The Boulder 1021's channel separation (not shown) was superb, at better than 110dB in both directions below 10kHz. Its frequency response is shown in fig.1. The bottom pair of traces was taken with preemphasized CD data; there is a very slight boost in the mid-treble, but given how few CDs are preemphasized, this will have no significant consequences. Below 22kHz, the top pair of traces show the response with regular CD data; the top audio octave starts a gentle rolloff, reaching –0.4dB at 20kHz. The middle plot shows the response with 96kHz-sampled data starting at 1kHz; it overlays the CD response almost exactly up to 22kHz, beyond which it continues the smooth rolloff to reach –2dB at 40kHz. Above 43kHz, the output drops like a stone, as expected. With 192kHz data (top traces), the rolloff continues above 43kHz to reach –5dB at 60kHz and –16dB at 92kHz, with the expected steep rolloff above that frequency.

Fig.1 Boulder 1021, frequency response at –12dBFS into 100k ohms with preemphasized CD data (bottom traces), with data at 96kHz (middle) and 192kHz (top, right channel dashed; 2dB/vertical div.).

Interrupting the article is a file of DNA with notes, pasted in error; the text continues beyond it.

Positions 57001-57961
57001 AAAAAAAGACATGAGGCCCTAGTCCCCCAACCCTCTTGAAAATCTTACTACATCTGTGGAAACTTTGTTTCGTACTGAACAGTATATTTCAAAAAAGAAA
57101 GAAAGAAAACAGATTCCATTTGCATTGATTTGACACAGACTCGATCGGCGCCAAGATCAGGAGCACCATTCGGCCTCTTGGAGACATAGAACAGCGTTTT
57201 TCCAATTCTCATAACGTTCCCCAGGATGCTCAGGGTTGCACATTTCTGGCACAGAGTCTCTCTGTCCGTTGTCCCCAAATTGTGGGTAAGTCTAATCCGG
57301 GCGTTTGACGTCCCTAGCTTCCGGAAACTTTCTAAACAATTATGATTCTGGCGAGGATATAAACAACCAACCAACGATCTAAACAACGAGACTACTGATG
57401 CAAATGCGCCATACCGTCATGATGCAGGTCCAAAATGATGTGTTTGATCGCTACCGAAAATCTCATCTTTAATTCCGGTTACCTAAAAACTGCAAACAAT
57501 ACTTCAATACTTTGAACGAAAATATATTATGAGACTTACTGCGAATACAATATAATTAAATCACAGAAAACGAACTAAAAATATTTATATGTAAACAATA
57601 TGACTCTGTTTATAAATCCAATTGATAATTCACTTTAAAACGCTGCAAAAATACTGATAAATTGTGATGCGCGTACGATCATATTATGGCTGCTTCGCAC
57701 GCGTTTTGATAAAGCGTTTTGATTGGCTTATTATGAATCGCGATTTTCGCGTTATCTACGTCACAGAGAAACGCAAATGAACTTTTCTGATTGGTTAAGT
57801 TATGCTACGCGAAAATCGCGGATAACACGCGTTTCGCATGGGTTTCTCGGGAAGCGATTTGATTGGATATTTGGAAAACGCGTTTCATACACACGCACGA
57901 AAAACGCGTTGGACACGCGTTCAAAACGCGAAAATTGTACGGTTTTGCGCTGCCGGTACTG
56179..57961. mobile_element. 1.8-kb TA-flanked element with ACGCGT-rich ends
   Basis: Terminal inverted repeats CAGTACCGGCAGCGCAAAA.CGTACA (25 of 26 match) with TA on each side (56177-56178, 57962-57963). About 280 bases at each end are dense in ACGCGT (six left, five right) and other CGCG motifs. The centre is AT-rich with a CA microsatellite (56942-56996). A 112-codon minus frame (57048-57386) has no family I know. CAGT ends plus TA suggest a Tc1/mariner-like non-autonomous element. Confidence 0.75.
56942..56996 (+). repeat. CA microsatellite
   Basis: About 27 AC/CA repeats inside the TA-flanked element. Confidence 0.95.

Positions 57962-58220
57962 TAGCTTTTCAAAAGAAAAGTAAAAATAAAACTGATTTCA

For consistency with earlier reviews, my first test of a player's resolution is to play a dithered tone at –90dBFS while sweeping a 1/3-octave bandpass filter from 20kHz to 20Hz. The result with CD data is shown as the top pair of traces in fig.2. The trace peaks at exactly –90dBFS, suggesting that the Boulder has very low linearity error, and the traces really show only the effect of the recorded dither noise. The middle pair of traces show the same analysis, but now with the 1021 playing a 24-bit file from a CD-R. The noise floor has dropped by 20dB, suggesting that the Boulder has an ultimate resolution approaching 20 bits, which is superb. The bottom two traces were taken with a 24-bit tone at –120dBFS. The tone is well resolved, and no harmonic components are evident. However, both of the 24-bit analyses unmask power-supply–related spuriae at 60, 180, and 300Hz. Yes, these are extremely low in level and will have no subjective consequences, but their presence does indicate that there is some magnetic leakage from the supply transformers into the audio circuitry.